Probably the most important thing they can learn in their lives.

by jfan4reva 2 years ago

Even a lot of those "safes" that may have nice locks but the construction of the rest of the safe of poor.

by Mrcaffinebean 3 years ago

Did you guys ever try to wet any of the fingerprints? I remember Mythbusters had (I assume) a pretty crappy reader that didn't like the paper, but as soon as it was wet, it was good. It's possible that the gel that worked conducted enough electricity to the scanner in order for the scanner to register that something was there.

by W3r3gam3r 11 months ago

My guess for the 'life sensing' on the optical sensor would be a process very similar to what is used in Pulse Oximetry. The haemoglobin in blood reflects/absorbs the red light of the optical sensor in pulses. By measuring the pulse of light the unit can discern whether an object with essentially a pulse is on the sensor. All of the mediums you used that were opaque blocked the light. The translucent gel allowed the light to pass through, be absorbed by your finger and pass the life check.

by Brad Morris 3 years ago

Imagine finding all these talks really interesting, but living in they Abloy country.

by Kriste Isopahkala 1 year ago

What I've always found interesting, is the fact that some the earliest locksmiths were also gunsmiths

by justin dunlap 3 months ago

That sentry fire safe @ when I was a kid years ago my mom locked my M rated Xbox games in one of those and I used a kitchen butter knife as a jiggler to open it and get my games back 😂😂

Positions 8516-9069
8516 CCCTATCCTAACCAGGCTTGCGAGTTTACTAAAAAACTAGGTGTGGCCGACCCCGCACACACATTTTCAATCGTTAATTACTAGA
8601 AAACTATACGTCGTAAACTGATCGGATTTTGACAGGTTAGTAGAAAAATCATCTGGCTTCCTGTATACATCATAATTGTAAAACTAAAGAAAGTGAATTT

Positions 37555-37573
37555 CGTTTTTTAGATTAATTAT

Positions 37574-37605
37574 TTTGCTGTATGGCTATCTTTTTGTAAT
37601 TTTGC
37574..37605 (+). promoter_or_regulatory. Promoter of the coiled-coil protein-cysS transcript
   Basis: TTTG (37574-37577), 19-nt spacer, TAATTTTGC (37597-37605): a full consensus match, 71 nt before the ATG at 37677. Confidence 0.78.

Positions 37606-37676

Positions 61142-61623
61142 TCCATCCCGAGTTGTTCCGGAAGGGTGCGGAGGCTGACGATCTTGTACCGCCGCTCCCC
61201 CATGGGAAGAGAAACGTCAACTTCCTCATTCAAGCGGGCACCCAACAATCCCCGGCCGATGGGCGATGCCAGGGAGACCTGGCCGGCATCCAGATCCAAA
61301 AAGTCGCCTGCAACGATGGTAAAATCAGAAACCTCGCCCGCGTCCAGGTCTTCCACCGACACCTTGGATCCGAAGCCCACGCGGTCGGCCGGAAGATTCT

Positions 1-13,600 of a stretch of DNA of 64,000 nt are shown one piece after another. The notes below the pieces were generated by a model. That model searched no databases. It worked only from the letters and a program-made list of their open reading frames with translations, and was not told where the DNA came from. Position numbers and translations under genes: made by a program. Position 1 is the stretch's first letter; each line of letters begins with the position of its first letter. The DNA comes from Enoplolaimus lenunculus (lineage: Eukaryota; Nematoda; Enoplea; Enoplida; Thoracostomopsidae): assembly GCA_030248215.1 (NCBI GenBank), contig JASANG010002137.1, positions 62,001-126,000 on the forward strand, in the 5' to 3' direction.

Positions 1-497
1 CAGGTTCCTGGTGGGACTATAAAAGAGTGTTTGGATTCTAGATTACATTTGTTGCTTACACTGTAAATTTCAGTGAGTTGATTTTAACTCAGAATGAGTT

by Austin Griff 10 months ago

"crotchfruit" lmao

by Mikal 10 months ago

From watching his talks on getting around different things I have learned that looking everywhere else around it works really well

by Nuke Man 3 months ago

You know it's going to be a good one when the speaker feels comfortable.

by Alloou No U 3 months ago

I opened one of those sentry safes with a fork as a young teen

by Benjamin Jobe 10 months ago

Is there a playlist somewhere with every defcon speech in order oldest to newest?

by cpu 3 months ago

When in highschool, a kid used one of those cheap ass gun cable locks to "lock" his bike. One day at lunch I picked it with just a paperclip and locked it around his handlebars lol. Surprised me how stupid simple that lock is.

by amorton94 11 months ago

Living in a country where every lock is ABLOY, one has to use different methods. It is much easier to go thru than to pick. Doorframes are not always able to withstand few tons of force... windows are always just windows and stupid wafer locks are still the favorite box lock. But at least it is has been a nice feeling to know that my door is unpickable by 99% of lock pickers.

by SquidCaps 2 years ago

The Lock SAF probably uses a pulse oxygen sensor in addition to the fingerprint sensor which would not work with opaque molds.

by William Ely 10 months ago

Mp3 Download